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Wildlife & Fish Habitat Pacific Northwest

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Wildlife & fish, from shellfish to salmon to orca, face multiple threats, including loss of habitat & water quality concerns.

The Pacific Northwest region includes Oregon, Washington, and Idaho. With more than 4,430 miles of shoreline, 20 national forests, and the vast Cascade Mountain Range, this region has diverse topography, abundant natural resources, and varying climates.

The land west of the Cascade mountains has mild year-round temperatures, wet winters, and dry summers. East of the mountains, it is typically sunnier and drier throughout the year, with colder and much hotter summers.

The Pacific Northwest is one of the most ecologically intact regions in the contiguous United States. Once dominated by the timber industry, the region has shifted away from logging. More than 15 mills have closed in the past decade.

Volunteers helping plant sea grass as part of marsh restoration

Wildlife and fish in the region face multiple threats.

Increased population surrounding the major cities of Seattle and Portland has led to more pavement, less forest land, and more polluted runoff entering streams and rivers.

Iconic salmon and steelhead species continue to decline due to loss of habitat, polluted waters, overfishing, and hydropower dams that permanently block their historic upstream habitats.

Climate change has already led to many changes in the region, and more changes are expected in the future. These include:

  • Increasing temperatures are contributing to earlier melting of the snowpack and lower stream flows in the summer. Less water is available for fish and for agriculture, reducing crop yields.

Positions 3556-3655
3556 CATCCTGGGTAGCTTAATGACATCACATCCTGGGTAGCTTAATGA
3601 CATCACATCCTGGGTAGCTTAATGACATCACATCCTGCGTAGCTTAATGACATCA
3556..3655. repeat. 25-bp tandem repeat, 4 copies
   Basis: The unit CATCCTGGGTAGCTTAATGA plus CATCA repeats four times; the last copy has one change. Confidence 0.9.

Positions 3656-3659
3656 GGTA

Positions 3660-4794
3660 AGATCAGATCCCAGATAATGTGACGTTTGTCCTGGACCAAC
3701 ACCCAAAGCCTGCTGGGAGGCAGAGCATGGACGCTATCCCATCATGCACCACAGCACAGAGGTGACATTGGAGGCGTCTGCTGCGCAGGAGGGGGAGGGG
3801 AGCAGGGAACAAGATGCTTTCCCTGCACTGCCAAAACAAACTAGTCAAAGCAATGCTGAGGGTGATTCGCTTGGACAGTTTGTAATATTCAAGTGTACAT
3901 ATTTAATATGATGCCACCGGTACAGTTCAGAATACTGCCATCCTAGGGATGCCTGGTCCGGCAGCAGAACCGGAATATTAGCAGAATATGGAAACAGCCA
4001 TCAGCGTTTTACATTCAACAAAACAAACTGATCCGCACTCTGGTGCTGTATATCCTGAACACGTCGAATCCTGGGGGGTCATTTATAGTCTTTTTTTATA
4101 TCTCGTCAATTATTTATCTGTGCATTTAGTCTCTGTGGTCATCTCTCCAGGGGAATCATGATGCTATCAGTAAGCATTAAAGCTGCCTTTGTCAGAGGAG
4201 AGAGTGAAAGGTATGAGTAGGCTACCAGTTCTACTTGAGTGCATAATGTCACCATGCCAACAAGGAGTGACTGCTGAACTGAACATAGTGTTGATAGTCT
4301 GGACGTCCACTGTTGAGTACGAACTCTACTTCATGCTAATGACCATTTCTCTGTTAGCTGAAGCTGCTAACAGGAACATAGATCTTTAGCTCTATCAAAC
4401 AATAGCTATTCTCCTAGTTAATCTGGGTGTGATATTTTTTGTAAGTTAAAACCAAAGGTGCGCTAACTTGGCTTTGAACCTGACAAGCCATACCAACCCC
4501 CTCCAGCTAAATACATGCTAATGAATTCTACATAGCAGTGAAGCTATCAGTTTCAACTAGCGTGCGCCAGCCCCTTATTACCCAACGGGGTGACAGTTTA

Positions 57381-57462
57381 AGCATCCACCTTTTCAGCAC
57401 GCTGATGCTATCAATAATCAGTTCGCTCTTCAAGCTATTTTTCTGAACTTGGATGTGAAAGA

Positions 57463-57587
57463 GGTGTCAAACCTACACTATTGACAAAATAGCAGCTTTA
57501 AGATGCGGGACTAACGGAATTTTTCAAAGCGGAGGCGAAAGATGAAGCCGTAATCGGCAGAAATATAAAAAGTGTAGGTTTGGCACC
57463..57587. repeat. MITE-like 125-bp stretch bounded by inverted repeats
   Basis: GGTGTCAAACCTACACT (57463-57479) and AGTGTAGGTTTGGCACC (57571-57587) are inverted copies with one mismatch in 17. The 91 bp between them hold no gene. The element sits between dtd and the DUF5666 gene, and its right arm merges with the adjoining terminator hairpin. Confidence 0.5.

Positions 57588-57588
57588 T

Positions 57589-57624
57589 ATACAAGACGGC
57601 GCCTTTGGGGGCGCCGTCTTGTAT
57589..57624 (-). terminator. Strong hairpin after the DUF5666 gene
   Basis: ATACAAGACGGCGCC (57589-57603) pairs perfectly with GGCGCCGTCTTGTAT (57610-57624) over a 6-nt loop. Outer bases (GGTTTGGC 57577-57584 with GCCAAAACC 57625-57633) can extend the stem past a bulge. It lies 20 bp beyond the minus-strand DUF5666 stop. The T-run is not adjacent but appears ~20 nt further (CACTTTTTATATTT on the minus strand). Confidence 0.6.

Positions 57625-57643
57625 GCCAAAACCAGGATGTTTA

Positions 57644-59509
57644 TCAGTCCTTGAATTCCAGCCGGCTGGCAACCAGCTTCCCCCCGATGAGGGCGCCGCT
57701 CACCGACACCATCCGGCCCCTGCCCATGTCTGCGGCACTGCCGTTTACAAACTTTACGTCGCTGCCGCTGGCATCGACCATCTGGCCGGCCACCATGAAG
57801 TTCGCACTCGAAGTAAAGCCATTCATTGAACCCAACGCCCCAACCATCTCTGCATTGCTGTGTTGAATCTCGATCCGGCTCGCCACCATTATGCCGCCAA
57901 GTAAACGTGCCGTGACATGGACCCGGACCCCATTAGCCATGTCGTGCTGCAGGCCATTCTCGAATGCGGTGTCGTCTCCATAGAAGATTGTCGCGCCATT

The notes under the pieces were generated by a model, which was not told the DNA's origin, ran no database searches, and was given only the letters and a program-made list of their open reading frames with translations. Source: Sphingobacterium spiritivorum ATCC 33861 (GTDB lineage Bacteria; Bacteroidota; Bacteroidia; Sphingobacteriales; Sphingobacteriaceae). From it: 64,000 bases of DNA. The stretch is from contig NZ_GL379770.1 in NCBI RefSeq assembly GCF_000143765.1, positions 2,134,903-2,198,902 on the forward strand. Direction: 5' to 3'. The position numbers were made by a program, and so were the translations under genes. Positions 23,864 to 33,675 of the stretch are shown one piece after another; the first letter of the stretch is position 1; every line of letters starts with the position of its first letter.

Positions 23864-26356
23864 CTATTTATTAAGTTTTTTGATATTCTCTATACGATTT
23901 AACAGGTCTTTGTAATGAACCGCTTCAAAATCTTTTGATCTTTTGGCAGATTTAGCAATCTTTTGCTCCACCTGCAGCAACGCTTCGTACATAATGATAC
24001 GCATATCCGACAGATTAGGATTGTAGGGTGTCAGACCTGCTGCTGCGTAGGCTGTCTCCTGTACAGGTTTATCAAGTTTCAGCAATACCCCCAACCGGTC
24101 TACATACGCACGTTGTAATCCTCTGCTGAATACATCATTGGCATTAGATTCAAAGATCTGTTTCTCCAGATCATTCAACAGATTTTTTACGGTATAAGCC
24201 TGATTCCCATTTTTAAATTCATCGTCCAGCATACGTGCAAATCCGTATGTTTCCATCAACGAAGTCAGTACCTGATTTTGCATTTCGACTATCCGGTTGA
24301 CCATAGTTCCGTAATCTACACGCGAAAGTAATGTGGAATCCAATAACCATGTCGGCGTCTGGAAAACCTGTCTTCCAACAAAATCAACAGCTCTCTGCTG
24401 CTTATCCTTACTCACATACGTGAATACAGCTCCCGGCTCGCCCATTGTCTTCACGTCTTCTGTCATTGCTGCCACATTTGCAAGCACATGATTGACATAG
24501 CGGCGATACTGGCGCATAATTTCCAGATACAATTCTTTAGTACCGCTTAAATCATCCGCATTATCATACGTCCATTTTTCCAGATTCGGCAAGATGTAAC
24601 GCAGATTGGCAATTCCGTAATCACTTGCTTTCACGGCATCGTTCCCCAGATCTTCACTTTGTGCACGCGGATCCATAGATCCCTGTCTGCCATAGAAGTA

• Rising seas levels will increase erosion of beaches and flood coastal marshes, tidal flats, developed areas, and other important habitats for many species of fish and wildlife.
  • Warming ocean waters are changing the species found, affecting migration and breeding patterns, and increasing harmful algal blooms.
  • Wildfires are expected to increase because of warmer temperatures and earlier snowmelt.
  • Ocean acidification is harming fish and shellfish.

Restoration can help improve habitat and adapt to a changing climate.

Stabilizing shorelines and marshes using soft shoreline stabilization techniques will reduce erosion, improving habitat for fish that use shoreline areas for food and shelter. One study suggested that marshes protect shorelines from erosion better than bulkheads.

Local governments have taken steps to restrict development near vulnerable coastlines, streams, and rivers, and to require or encourage planted buffers. This should have positive impacts on salmon and other fish and wildlife.

Improving fish passage and access to spawning habitats will help threatened species of salmon and steelhead. After two dams were removed on the Elwha River in Puget Sound, Chinook salmon have spawned as far as 36 miles upriver.

Actions include replacing culverts and bulkheads, building rain gardens, using permeable pavement, and planting trees

Rain gardens capture and filter stormwater and slow the rate of runoff. An effort is underway to plant 12,000 rain gardens in the Puget Sound area.

Trees reduce runoff by breaking rainfall, and they help prevent stormwater from carrying pollutants into nearby waters. When trees are combined with other natural landscaping, as much as 65% of storm runoff can be reduced in residential areas.

Permeable pavement allows rainwater to pass through it into the ground below. Studies show that multiple types of permeable (or pervious) pavement substantially reduce the volume of runoff. They can also reduce pollutants, including heavy metals, motor oil, sediment, and some nutrients.

As snow melts earlier in spring, steps will need to be taken to conserve snowmelt water. The water is needed in summer for agriculture, fish and wildlife, drinking water, and recreation.

Permeable Pavers in Neighborhood

Permeable pavers in a neighborhood can help reduce runoff as well as reduce pollutants, including heavy metals, motor oil, and sediment.

Pacific Northwest Project Resources: